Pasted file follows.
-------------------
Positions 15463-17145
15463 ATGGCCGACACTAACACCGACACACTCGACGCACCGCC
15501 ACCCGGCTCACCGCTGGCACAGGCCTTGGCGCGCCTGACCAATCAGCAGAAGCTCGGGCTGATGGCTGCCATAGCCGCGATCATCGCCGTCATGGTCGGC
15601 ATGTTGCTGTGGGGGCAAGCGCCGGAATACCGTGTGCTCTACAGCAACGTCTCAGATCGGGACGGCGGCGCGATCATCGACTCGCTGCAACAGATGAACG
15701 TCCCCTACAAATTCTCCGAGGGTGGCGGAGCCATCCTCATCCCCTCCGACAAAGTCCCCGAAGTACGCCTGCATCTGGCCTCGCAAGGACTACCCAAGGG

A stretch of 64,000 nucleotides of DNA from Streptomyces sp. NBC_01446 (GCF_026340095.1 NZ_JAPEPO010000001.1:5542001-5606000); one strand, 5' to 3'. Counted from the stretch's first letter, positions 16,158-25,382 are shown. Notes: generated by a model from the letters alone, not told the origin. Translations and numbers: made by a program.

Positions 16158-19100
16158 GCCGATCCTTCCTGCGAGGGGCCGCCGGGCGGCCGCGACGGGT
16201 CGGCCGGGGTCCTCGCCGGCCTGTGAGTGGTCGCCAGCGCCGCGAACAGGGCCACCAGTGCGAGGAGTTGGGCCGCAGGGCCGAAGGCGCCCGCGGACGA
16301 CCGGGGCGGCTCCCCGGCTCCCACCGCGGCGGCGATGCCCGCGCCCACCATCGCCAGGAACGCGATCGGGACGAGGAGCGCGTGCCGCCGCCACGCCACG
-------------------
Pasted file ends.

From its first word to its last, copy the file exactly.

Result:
Positions 15463-17145
15463 ATGGCCGACACTAACACCGACACACTCGACGCACCGCC
15501 ACCCGGCTCACCGCTGGCACAGGCCTTGGCGCGCCTGACCAATCAGCAGAAGCTCGGGCTGATGGCTGCCATAGCCGCGATCATCGCCGTCATGGTCGGC
15601 ATGTTGCTGTGGGGGCAAGCGCCGGAATACCGTGTGCTCTACAGCAACGTCTCAGATCGGGACGGCGGCGCGATCATCGACTCGCTGCAACAGATGAACG
15701 TCCCCTACAAATTCTCCGAGGGTGGCGGAGCCATCCTCATCCCCTCCGACAAAGTCCCCGAAGTACGCCTGCATCTGGCCTCGCAAGGACTACCCAAGGG

A stretch of 64,000 nucleotides of DNA from Streptomyces sp. NBC_01446 (GCF_026340095.1 NZ_JAPEPO010000001.1:5542001-5606000); one strand, 5' to 3'. Counted from the stretch's first letter, positions 16,158-25,382 are shown. Notes: generated by a model from the letters alone, not told the origin. Translations and numbers: made by a program.

Positions 16158-19100
16158 GCCGATCCTTCCTGCGAGGGGCCGCCGGGCGGCCGCGACGGGT
16201 CGGCCGGGGTCCTCGCCGGCCTGTGAGTGGTCGCCAGCGCCGCGAACAGGGCCACCAGTGCGAGGAGTTGGGCCGCAGGGCCGAAGGCGCCCGCGGACGA
16301 CCGGGGCGGCTCCCCGGCTCCCACCGCGGCGGCGATGCCCGCGCCCACCATCGCCAGGAACGCGATCGGGACGAGGAGCGCGTGCCGCCGCCACGCCACG